Early marriage in Zimbabwe has long been a target for advocates and in 2016 Zimbabwe’s constitutional court responded by raising the minimum age to 18. Almost 35% of all girls in Zimbabwe are thought to marry before their 18th birthday compared to 2% of boys. This can be extraordinarily dangerous for young girls during pregnancy and puts an abrupt end to their hopes of education.
The Advocacy Project joined WAP’s campaign in 2018 by recruiting Alex Kotowski, a student at Columbia University and former researcher at Human Rights Watch, to help identify the causes of early marriage. Alex found that one of the worst offenders was a local religious sect known as the White Garment Church, which encourages followers to marry off daughters as young as 12 on the pretext of curbing their sexual activity.
McLane Harrington from the Fletcher School, our 2019 Peace Fellow at WAP, deepened our understanding by examining traditional Shona practices like Kuripa Ngozi which requires families to give a daughter in marriage to pay off a debt or make amends for a crime.
As part of her fellowship, McLane also helped eleven girls who were active in WAP’s program to express their fears through embroidery. One young artist, Beauty Tembo, showed a girl who has been driven from home by her parents after becoming pregnant and is contemplating suicide. Such cases were known to the artists. There is real terror behind their images.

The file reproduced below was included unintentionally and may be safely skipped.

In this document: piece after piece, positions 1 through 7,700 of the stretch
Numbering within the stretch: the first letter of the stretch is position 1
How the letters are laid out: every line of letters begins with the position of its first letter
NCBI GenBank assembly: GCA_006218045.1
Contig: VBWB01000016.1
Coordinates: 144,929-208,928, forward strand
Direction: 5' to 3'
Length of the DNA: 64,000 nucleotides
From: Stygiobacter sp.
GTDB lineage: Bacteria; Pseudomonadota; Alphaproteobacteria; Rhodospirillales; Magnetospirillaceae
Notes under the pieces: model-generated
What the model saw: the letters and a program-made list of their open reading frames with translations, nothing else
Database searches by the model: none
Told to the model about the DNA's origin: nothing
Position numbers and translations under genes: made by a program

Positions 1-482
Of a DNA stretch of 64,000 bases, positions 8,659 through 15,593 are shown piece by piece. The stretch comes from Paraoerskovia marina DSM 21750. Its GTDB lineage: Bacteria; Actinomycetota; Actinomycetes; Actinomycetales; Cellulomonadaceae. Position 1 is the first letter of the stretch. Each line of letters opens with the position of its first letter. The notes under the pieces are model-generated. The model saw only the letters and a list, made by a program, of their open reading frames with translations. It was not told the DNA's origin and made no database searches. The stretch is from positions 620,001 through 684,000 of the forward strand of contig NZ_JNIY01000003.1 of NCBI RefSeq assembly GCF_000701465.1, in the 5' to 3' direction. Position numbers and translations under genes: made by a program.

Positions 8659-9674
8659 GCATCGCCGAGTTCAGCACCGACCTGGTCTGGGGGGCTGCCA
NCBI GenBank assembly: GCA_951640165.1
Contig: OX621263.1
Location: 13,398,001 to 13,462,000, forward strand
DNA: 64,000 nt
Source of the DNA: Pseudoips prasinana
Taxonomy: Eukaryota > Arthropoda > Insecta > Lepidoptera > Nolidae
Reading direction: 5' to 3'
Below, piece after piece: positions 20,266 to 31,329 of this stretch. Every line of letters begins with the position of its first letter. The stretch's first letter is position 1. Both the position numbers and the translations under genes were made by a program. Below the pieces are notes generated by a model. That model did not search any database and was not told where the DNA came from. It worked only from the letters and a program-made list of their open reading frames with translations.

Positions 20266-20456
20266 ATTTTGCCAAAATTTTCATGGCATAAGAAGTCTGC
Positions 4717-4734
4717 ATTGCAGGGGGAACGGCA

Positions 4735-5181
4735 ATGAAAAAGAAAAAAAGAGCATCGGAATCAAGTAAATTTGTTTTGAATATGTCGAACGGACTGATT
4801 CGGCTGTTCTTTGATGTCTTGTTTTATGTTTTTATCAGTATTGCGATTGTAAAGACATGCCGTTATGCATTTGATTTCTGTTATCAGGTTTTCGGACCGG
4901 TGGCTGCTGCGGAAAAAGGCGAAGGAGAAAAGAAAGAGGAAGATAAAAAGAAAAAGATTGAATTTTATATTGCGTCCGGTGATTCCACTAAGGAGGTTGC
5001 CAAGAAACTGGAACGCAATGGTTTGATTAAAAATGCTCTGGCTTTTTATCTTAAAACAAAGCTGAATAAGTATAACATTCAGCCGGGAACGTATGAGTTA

But if traditional practice was part of the problem the main driver behind child and early marriage was also hiding in plain sight, namely poverty.
Tanatswa Sachiti’s story shows a 16 year-old girl who was left to care for six siblings after her parents died and had no choice but to seek an older husband. Tanatswa herself is unmarried. I visited her home in 2019 and was told that her family earned an average of $5 a day. Under this sort of pressure, it is hardly surprising that many families sell their daughters off to wealthier older men.